Keys to Assessing Competent Drupal Expertise

Shakib Mostafa // May 2012

Is this you?

- We have decided to go with Drupal. We just need a reliable Drupal developer to get the job done for us on time and on budget. But how do I know who to trust?

- We have a Drupal site, but lately it’s been having issues with performance. Simple things like search are not working and fixing issues seems to be more expensive than building the actual site. What did my developers do wrong?

Well, you are not alone. On any given week we get inquiries from a number of organizations that are in similar situations. We all heard that Drupal is really robust and extremely flexible, so why is it so difficult to find developers who can do the job right the first time?

The answer is simple, when it comes to Drupal, experience matters and there is a scarcity of experienced Drupal developers out there. Plus, it’s really hard to judge the level of Drupal expertise of a developer. The problem is that on an average project about 80% of the Drupal development work is easy for most developers. It’s the remaining 20% that you really have to look out for. Because it’s that 20% that destroys the budget/timeline and often times your relationship with the developer.

For instance, I recently conducted a Drupal training for an organization that had a Drupal site built by a group of developers who weren’t very Drupal savvy. They did a pretty decent job initially, but were stuck for weeks trying to create tables with sortable headers. Now anyone from the Drupal world would tell you that that’s a 5 minute task. Even if I was charging something absurd like a $1000/hour, I could still probably do the task at a lower cost.

So the question is, how do you gauge the level of experience of Drupal developers without being experts at Drupal?  Try this.. instead of asking them whether they can build Drupal sites with particular features, ask them what they would do to your site on top of those features. Things that you are NOT asking them for. Here are key areas that I like to hear back from the prospective developer:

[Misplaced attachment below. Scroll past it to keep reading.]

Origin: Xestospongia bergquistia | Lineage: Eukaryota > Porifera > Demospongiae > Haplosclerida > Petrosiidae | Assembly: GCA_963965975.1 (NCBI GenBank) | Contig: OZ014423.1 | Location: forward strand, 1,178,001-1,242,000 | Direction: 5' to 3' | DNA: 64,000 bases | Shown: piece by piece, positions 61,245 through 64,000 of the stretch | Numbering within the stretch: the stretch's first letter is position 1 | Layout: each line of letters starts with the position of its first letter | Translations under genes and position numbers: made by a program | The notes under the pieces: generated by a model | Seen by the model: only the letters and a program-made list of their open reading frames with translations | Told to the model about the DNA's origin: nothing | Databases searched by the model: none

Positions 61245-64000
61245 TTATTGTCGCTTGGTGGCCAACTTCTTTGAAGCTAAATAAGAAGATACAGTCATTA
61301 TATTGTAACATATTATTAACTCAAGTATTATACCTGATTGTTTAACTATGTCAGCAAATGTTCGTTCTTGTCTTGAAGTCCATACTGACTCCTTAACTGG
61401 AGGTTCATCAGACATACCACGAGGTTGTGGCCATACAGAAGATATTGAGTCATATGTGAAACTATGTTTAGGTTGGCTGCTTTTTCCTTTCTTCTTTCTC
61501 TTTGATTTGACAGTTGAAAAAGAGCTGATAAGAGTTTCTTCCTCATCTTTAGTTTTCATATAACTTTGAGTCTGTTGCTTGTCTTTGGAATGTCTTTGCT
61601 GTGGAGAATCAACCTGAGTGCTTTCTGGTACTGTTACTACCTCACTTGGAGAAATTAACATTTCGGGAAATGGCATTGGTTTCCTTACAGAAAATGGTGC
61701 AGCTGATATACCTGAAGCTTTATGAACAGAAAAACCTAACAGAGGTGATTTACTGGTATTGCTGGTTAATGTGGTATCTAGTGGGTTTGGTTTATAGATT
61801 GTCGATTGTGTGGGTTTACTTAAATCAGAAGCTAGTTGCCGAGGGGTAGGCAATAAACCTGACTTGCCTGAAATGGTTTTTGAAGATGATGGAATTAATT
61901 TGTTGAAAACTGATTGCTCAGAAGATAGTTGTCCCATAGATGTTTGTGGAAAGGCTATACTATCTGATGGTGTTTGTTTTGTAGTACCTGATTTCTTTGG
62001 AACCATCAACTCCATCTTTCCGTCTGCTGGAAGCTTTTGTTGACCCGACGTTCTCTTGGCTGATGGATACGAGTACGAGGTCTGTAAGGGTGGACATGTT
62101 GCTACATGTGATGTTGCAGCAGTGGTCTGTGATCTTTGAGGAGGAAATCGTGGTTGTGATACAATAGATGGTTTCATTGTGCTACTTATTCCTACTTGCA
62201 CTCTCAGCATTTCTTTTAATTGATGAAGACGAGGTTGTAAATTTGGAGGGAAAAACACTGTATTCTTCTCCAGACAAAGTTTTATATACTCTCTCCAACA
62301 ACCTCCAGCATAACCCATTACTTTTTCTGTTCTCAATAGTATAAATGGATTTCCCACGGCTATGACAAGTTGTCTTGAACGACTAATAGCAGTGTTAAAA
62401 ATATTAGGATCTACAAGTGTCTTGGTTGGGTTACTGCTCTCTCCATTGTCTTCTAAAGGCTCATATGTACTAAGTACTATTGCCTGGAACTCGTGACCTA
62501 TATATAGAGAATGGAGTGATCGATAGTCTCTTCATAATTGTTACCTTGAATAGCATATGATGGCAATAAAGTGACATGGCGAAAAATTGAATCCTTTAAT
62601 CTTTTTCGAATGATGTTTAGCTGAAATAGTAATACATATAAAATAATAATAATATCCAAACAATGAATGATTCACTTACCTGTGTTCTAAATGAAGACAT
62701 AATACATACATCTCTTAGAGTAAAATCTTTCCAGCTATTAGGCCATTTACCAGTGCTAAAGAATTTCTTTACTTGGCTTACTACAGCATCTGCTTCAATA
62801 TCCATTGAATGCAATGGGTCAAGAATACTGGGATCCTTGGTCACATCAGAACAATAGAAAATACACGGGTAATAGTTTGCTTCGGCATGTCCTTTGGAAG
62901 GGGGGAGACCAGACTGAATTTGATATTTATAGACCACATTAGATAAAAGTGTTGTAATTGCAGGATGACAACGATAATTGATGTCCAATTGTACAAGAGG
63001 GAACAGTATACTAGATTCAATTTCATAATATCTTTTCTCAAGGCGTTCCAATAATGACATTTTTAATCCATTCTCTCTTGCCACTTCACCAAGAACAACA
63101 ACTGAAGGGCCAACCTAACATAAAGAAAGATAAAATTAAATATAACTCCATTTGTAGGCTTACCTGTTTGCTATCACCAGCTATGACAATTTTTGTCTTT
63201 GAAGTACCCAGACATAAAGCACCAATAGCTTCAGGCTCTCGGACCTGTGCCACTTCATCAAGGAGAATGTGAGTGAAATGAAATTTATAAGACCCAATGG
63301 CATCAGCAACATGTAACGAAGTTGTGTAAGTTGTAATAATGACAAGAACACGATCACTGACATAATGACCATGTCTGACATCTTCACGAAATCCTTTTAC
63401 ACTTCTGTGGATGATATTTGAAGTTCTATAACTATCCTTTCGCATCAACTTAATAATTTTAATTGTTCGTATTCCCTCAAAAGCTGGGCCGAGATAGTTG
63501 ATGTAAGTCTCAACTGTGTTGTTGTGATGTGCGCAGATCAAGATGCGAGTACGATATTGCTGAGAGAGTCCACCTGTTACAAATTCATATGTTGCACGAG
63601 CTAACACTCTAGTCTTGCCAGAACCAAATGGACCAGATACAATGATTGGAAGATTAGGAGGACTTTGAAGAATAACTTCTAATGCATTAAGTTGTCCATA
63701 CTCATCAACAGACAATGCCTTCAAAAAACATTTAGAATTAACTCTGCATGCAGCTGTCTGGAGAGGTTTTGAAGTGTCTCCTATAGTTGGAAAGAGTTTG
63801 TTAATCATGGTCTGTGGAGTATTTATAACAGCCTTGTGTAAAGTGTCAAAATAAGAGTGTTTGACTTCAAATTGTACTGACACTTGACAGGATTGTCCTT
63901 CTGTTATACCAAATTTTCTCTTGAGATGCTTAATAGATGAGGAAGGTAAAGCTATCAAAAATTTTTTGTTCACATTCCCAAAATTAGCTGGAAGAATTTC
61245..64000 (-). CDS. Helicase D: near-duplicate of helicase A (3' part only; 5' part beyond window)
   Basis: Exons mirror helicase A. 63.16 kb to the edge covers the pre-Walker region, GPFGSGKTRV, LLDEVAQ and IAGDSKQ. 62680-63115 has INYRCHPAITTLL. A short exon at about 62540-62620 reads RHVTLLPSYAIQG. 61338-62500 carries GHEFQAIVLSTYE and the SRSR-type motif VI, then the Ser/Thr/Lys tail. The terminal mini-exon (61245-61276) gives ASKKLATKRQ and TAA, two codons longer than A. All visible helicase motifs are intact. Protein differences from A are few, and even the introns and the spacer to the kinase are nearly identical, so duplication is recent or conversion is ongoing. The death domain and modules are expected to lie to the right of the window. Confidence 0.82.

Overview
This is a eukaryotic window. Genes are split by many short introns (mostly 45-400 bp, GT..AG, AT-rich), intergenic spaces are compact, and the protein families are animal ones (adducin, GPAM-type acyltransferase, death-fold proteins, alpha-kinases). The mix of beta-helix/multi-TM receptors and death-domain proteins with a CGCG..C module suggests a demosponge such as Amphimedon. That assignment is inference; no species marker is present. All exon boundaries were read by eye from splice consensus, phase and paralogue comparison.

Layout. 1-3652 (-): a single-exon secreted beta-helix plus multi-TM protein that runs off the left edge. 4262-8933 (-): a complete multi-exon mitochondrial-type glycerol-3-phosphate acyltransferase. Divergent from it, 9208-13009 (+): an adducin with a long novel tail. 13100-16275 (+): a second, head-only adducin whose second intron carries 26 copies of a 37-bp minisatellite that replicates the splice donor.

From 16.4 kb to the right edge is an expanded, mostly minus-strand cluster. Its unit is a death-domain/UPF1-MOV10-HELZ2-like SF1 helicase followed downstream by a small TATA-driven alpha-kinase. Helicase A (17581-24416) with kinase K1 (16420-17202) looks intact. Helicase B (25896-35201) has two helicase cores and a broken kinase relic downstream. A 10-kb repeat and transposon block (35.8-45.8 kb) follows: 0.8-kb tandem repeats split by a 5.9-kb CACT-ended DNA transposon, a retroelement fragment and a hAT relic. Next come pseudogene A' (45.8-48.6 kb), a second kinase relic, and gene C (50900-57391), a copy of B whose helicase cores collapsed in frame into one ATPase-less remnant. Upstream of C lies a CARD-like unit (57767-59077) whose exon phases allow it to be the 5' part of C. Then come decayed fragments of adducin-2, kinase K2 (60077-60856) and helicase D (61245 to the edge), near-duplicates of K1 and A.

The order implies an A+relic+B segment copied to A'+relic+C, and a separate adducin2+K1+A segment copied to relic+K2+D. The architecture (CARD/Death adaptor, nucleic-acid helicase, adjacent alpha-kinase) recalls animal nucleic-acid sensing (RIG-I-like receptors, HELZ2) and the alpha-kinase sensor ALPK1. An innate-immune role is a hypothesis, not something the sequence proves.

• Performance: Drupal provides various ways to boost performance on your site, starting with built in caching mechanisms to modules that help server-side caching of pages on your site.
     
  • Security: There are ways that you can protect and restrict access to pages and documents uploaded to your site, but it has to be set up from the beginning to avoid headaches later. Also developers should always have a plan for making sure that Drupal code is up to date and security updates are done on a regular basis. 
     
  • Search/Sort/Filter: Drupal provides sitewide searching capabilities, but often times the default search requires tweaking. Also it is easy to set up content specific filtering/sorting in Drupal.
     
  • Content Editing: WYSIWYG is a must and is something most developers will talk about. But bonus features such as pre-defined WYSIWYG styles, ability to browse and reuse uploaded files, ability to easily show maps/videos/pictures from third party sites makes managing content much simpler.
     
  • SEO: Make sure they talk about designing/configuring/developing the Drupal site to be search engine friendly. See this awesome blog piece for more info on SEO and Drupal.

Some of these areas can get complicated depending on how complex your site is, but setting up the basic capabilities is fairly straight-forward for an experienced developer.  While it may not guarantee success, developers who are thinking about these issues from the beginning provide some insight as to how much “real” experienc they have with Drupal.

Filed under: